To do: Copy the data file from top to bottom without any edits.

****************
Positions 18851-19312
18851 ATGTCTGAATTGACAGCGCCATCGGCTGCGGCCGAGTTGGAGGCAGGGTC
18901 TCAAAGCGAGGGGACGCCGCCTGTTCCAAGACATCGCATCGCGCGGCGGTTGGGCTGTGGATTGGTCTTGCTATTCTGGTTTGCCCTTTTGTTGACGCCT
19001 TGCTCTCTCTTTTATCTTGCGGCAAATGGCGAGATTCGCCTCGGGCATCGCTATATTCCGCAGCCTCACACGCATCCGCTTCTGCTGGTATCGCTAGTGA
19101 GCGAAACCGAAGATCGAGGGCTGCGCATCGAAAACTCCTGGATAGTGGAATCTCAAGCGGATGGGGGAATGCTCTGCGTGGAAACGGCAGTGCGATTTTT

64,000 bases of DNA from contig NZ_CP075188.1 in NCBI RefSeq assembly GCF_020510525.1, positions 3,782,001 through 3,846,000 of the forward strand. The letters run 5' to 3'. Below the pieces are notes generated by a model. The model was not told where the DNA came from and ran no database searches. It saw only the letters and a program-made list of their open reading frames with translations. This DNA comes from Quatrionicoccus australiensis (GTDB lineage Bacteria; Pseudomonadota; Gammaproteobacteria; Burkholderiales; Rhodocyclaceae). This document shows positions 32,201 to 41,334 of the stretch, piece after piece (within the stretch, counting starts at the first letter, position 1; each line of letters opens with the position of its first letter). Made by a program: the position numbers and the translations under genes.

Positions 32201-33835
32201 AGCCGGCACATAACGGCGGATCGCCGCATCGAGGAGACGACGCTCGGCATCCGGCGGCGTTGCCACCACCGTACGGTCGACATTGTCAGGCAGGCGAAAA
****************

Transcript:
Positions 18851-19312
18851 ATGTCTGAATTGACAGCGCCATCGGCTGCGGCCGAGTTGGAGGCAGGGTC
18901 TCAAAGCGAGGGGACGCCGCCTGTTCCAAGACATCGCATCGCGCGGCGGTTGGGCTGTGGATTGGTCTTGCTATTCTGGTTTGCCCTTTTGTTGACGCCT
19001 TGCTCTCTCTTTTATCTTGCGGCAAATGGCGAGATTCGCCTCGGGCATCGCTATATTCCGCAGCCTCACACGCATCCGCTTCTGCTGGTATCGCTAGTGA
19101 GCGAAACCGAAGATCGAGGGCTGCGCATCGAAAACTCCTGGATAGTGGAATCTCAAGCGGATGGGGGAATGCTCTGCGTGGAAACGGCAGTGCGATTTTT

64,000 bases of DNA from contig NZ_CP075188.1 in NCBI RefSeq assembly GCF_020510525.1, positions 3,782,001 through 3,846,000 of the forward strand. The letters run 5' to 3'. Below the pieces are notes generated by a model. The model was not told where the DNA came from and ran no database searches. It saw only the letters and a program-made list of their open reading frames with translations. This DNA comes from Quatrionicoccus australiensis (GTDB lineage Bacteria; Pseudomonadota; Gammaproteobacteria; Burkholderiales; Rhodocyclaceae). This document shows positions 32,201 to 41,334 of the stretch, piece after piece (within the stretch, counting starts at the first letter, position 1; each line of letters opens with the position of its first letter). Made by a program: the position numbers and the translations under genes.

Positions 32201-33835
32201 AGCCGGCACATAACGGCGGATCGCCGCATCGAGGAGACGACGCTCGGCATCCGGCGGCGTTGCCACCACCGTACGGTCGACATTGTCAGGCAGGCGAAAA